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Queen’s Speech unveils plans for flexible student loans for all adults

Written by: Emma Lunn
Every adult in the UK will have access to a flexible loan for higher education and training that they can use at any point in their lives, under plans laid out today.

The government will introduce the Skills and Post-16 Education Bill on 18 May. The legislation will include a new student finance system to transform the current student loans system.

The ‘Lifelong Loan Entitlement’ will reform the way student finance is structured. The loan will give all individuals access to the equivalent of four years of student loans for higher-level study. The loans can be used flexibly across a person’s lifetime, full-time or part-time, for modules or full qualifications, for high-quality technical qualifications and academic education.

The government says this change will provide the skills that people need for well-paid jobs and opportunities to train throughout their lifetime. Meanwhile employers will have a statutory role in planning publicly-funded training programmes with education providers, through a “Skills Accelerator” programme.

Prime minister Boris Johnson said: “These new laws are the rocket fuel that we need to level up this country and ensure equal opportunities for all. We know that having the right skills and training is the route to better, well-paid jobs.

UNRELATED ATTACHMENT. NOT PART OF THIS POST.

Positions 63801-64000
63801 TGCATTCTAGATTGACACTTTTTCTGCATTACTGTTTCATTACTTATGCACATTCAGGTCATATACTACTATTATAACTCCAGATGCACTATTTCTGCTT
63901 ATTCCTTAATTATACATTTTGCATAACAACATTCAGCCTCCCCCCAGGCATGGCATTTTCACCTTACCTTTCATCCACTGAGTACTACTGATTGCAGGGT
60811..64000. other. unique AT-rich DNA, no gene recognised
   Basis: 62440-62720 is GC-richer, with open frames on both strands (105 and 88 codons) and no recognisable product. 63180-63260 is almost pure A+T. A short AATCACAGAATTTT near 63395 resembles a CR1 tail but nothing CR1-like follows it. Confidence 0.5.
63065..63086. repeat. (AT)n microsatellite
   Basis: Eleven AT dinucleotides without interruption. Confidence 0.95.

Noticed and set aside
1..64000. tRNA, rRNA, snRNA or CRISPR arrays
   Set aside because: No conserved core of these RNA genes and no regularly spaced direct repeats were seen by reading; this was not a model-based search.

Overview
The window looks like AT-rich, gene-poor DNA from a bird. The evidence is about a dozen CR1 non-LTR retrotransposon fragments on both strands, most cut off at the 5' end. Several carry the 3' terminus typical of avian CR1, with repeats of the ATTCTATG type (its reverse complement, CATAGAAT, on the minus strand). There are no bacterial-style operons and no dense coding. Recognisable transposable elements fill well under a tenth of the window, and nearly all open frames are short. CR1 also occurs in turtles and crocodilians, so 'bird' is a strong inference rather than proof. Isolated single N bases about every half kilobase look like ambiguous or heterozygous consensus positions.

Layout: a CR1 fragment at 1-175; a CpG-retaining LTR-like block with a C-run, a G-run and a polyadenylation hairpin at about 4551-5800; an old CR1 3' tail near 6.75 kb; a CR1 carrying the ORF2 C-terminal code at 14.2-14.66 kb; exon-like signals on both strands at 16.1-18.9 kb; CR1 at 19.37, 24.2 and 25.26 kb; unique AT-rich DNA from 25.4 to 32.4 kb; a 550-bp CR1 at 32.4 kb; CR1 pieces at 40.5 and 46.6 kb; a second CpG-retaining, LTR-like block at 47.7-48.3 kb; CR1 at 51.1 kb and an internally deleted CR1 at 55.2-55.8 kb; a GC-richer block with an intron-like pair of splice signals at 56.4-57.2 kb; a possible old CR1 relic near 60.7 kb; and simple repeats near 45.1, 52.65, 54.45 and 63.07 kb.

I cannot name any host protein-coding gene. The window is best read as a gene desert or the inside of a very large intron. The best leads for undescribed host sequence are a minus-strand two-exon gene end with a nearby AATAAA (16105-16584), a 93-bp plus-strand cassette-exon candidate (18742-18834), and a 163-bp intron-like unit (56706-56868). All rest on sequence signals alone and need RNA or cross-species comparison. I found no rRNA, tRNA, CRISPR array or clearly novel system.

“I’m revolutionising the system so we can move past the outdated notion that there is only one route up the career ladder, and ensure that everyone has the opportunity to retrain or upskill at any point in their lives.”

No progress on adult social care

The Queen’s Speech was expected to offer more clarity on adult social care reform – but it failed to deliver. Instead, it simply promised to “bring proposals forward”.

Steven Cameron, pensions director at Aegon, said: “Social care has proven a particularly thorny issue for successive governments. Throw in getting the UK’s finances back on a sounder footing post pandemic and the challenge for the government is even stiffer.

“But one of the key learnings from the pandemic is how vitally important it is to have a high quality, properly funded care system to protect some of our most vulnerable elderly. How that’s delivered and how its funded are both essential components of a long-term solution.”

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